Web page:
Volume 7 Supplement 1
Is it possible to predict optimal rocker shoe design using barefoot gait parameters?
© Chapman et al; licensee BioMed Central Ltd. 2014
Published: 8 April 2014
Curved rocker shoes are routinely prescribed for people with diabetes in order reduce in-shoe plantar pressures. However, previous research has shown that different individuals may require different rocker outsole geometries in order to optimise pressure reduction [1, 2]. This has led some researchers to suggest that every individual should try a range of possible outsole designs to identify the design which maximises pressure reduction . However, this process may not be feasible in a clinical setting. Given that plantar pressure has been shown to depend on specific gait variables , it may be possible to develop an algorithm which could predict an individual’s pressure response to a specific rocker outsole design using an input of gait data. Such an algorithm would remove the need to try on a large number of pairs of rocker shoes.
To investigate the accuracy of an algorithm developed to predict peak plantar pressure for eight different rocker shoes designs from an input of barefoot gait data.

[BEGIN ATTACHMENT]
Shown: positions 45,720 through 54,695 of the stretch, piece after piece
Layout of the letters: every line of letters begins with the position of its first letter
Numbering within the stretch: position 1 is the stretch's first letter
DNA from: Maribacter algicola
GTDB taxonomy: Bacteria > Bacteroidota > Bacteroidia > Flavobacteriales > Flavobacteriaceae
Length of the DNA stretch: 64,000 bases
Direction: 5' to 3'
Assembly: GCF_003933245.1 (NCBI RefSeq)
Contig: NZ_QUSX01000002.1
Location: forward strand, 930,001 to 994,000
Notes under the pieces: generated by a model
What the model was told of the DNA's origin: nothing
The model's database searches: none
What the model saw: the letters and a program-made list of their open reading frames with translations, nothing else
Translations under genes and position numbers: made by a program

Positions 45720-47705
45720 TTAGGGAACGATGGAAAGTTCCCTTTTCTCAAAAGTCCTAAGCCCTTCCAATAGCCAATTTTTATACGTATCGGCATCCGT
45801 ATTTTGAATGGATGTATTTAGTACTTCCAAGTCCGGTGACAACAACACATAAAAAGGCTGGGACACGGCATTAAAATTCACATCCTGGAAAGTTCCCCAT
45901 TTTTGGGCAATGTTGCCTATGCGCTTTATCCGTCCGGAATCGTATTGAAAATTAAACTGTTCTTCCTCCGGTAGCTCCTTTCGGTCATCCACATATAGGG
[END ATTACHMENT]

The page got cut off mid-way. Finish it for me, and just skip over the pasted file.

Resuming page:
The eight rocker shoes designs spanned different combinations of two design features: rocker angle (15° or 20°) and apex position (52%, 57%, 62%, 67% shoe length). A total of n=76 patients were recruited into the study and each participant wore each of the eight shoes whilst foot pressure was measured during walking. A gait assessment was then carried out as the participant walked barefoot and a set of gait and anthropometric variables defined as algorithm inputs. A separate algorithm was then developed to predict peak plantar pressure for each of the eight shoes in three different forefoot regions. In order to develop each algorithm, a regression approach was first used identify a suitable subset of inputs and to estimate the percentage of the variance in peak pressure explained by the inputs. A neural network was then developed and tested to assess predictive power.
The regression analysis showed that it was possible to explain between 21% and 47% of the variance in peak pressure, typically with a set of 3-6 gait/anthropometric variables. However, the predictive power of the neural networks was relatively low, between 24-49%
Although the results demonstrated clear correlations between groups of gait/anthropometric variables and peak pressure, the predictive power of the algorithm was not high enough for routine use in clinical practice. This may be because additional input variables, such as bony geometry are required to improve algorithm accuracy.
We acknowledge support from the EU framework 7 programme (NMP2-SE-2009-229261).
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